Vonnegut, Kurt, Jr.

Kurt Vonnegut, Jr.: (vŏn´əgət) 1922–2007, American novelist, b. Indianapolis. After serving in World War II, he worked as a police reporter and wrote short stories for mainstream and science-fiction magazines, work the contributed to the development of the distinctive voice and wry black humor that mark his later fiction. Vonnegut's satirical, pessimistic, and yet morally urgent novels often portray the world as a place of cruelty and indifference and frequently protest the horrors of the 20th cent., as in the best-selling Slaughterhouse-Five (1969; film, 1972), centered on the horrific firebombing of Dresden, which Vonnegut witnessed. His fiction spoke with particular forcefulness to the generation that came of age in the 1960s and 70s. Vonnegut's books frequently include elements of science fiction, featuring fantastic plots and sometimes involving such devices as trips in outer space, time faults, and apocalyptic destruction. Among his other novels are Player Piano (1952), Mother Night (1961; film, 1996), Cat's Cradle (1963), God Bless You, Mr. Rosewater (1965), Breakfast of Champions (1973; film, 1999), Deadeye Dick (1983), Bluebeard (1987), and the novel-memoir Timequake (1997). He also wrote short stories, plays, and essays, e.g., the collections Wampeters, Foma and Granfalloons (1974), The Man without a Country (2005), and the posthumously published Armageddon in Retrospect (2008).

See his semiautobiographical Fates Worse than Death (1991); his complete stories ed. by J. Klimkowitz and D. Wakefield (2017); W. R. Allen, ed., Conversations with Kurt Vonnegut (1988) and P. J. Reed and M. Leeds, Vonnegut Chronicles: Interviews and Essays (1996); D. Wakefield, ed., Kurt Vonnegut: Letters (2012); biography by C. J. Shields (2011); studies by P. J. Reed (1972 and 1997), S. Schatt (1976), J. Lundquist (1977), J. Klinkowitz (1982, 2004, and 2009), R. Merrill, ed. (1990), L. Mustazza (1990 and 1994), W. R. Allen (1991), D. E. Morse (1992 and 2003), H. Bloom, ed. (2000), K. A. Boon, ed. (2001), T. F. Marvin (2002), J. Tomedi (2004), and T. F. Davis (2006); M. Leeds, The Vonnegut Encyclopedia (1995).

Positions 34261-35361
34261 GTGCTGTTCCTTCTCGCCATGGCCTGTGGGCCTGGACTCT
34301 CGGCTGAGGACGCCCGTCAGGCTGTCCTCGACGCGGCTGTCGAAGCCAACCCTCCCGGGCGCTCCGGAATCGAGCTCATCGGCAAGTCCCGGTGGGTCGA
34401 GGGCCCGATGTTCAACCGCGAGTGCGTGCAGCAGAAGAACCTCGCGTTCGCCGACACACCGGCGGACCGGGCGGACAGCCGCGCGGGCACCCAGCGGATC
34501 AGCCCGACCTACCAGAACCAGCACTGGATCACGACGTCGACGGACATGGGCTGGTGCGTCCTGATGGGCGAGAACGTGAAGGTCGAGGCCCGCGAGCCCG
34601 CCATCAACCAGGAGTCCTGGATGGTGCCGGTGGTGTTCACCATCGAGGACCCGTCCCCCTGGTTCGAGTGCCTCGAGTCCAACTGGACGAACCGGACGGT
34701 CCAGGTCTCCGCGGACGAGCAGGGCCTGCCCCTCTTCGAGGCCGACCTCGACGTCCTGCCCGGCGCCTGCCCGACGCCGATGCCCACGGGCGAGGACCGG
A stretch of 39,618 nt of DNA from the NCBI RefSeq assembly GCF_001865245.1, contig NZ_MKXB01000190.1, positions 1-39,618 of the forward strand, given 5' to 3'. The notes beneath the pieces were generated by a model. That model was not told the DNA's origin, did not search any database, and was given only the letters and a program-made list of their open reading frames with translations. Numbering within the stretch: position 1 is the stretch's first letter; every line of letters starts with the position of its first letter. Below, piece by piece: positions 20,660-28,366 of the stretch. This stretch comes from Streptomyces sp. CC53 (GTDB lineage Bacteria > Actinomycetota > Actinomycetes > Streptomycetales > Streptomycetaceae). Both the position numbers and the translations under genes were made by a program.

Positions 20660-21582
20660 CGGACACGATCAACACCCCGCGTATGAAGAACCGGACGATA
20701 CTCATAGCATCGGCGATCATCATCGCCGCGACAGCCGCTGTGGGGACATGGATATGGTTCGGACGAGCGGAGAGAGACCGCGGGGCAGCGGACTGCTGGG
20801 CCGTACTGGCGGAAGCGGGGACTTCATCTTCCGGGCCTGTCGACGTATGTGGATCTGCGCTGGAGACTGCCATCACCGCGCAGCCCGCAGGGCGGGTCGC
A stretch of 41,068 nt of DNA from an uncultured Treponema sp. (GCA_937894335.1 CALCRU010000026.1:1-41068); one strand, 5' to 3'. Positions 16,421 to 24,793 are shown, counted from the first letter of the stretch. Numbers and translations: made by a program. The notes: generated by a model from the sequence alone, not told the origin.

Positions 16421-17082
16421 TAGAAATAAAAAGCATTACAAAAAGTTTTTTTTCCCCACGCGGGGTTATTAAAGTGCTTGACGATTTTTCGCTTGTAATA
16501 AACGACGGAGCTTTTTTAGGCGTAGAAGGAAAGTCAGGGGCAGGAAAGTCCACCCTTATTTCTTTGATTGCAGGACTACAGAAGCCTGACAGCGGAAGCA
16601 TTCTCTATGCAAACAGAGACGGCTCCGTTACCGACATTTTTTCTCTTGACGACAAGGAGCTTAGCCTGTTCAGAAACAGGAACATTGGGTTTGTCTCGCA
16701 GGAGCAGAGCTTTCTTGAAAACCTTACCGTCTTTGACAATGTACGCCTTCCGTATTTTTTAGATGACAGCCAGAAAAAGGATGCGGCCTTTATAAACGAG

The Columbia Encyclopedia, 6th ed. Copyright© 2018, The Columbia University Press.

Slaughterhouse-Five: Selected full-text books and articles

Kurt Vonnegut's Slaughterhouse-Five By Dennis Stanton Smith Hungry Minds, 1997
Librarian's tip: This is the CliffsNotes on Slaughterhouse-Five
Kurt Vonnegut: A Critical Companion By Thomas F. Marvin Greenwood Press, 2002
Librarian's tip: Chap. 8 "Slaughterhouse-Five"
The Modern American Novel of Violence By Patrick W. Shaw Whitston, 2000
Librarian's tip: "Kurt Vonnegut's Slaughterhouse-Five" begins on p. 100
Kurt Vonnegut: Images and Representations By Marc Leeds; Peter J. Reed Greenwood Press, 2000
Librarian's tip: "In Search of Slaughterhouse-Five" begins on p. 135
Insanity as Redemption in Contemporary American Fiction: Inmates Running the Asylum By Barbara Tepa Lupack University Press of Florida, 1995
Librarian's tip: Chap. 4 "Pilgrim's Regress: Slaughterhouse-Five"
Classic Cult Fiction: A Companion to Popular Cult Literature By Thomas Reed Whissen Greenwood Press, 1992
Librarian's tip: "Slaughterhouse-Five or the Children's Crusade: A Duty-Dance with Death" begins on p. 213
"It Made Me Think, Seeing Myself like That": Affective Literary Representations of the Inferior Masculine Self, or Good-Bye, Billy Pilgrim By Lee, Terry The Journal of Men's Studies, Vol. 11, No. 2, Winter 2003
Peer-reviewed publications on Questia are publications containing articles which were subject to evaluation for accuracy and substance by professional peers of the article's author(s).
Opposing Censorship in the Public Schools: Religion, Morality, and Literature By June Edwards Lawrence Erlbaum Associates, 1998
Librarian's tip: Chap. 6 "Religion and Morality in Slaughterhouse-Five by Kurt Vonnegut"
The Vonnegut Chronicles: Interviews and Essays By Peter J. Reed; Marc Leeds Greenwood Press, 1996
Librarian's tip: "Beyond the Slaughterhouse: Tralfamadorian Reading Theory in the Novels of Kurt Vonnegut" begins on p. 91
A primary source is a work that is being studied, or that provides first-hand or direct evidence on a topic. Common types of primary sources include works of literature, historical documents, original philosophical writings, and religious texts.
Between Two Worlds: The American Novel in the 1960's By Sanford Pinsker Whitston, 1980
Librarian's tip: Discussion of Slaughterhouse-Five begins on p. 95
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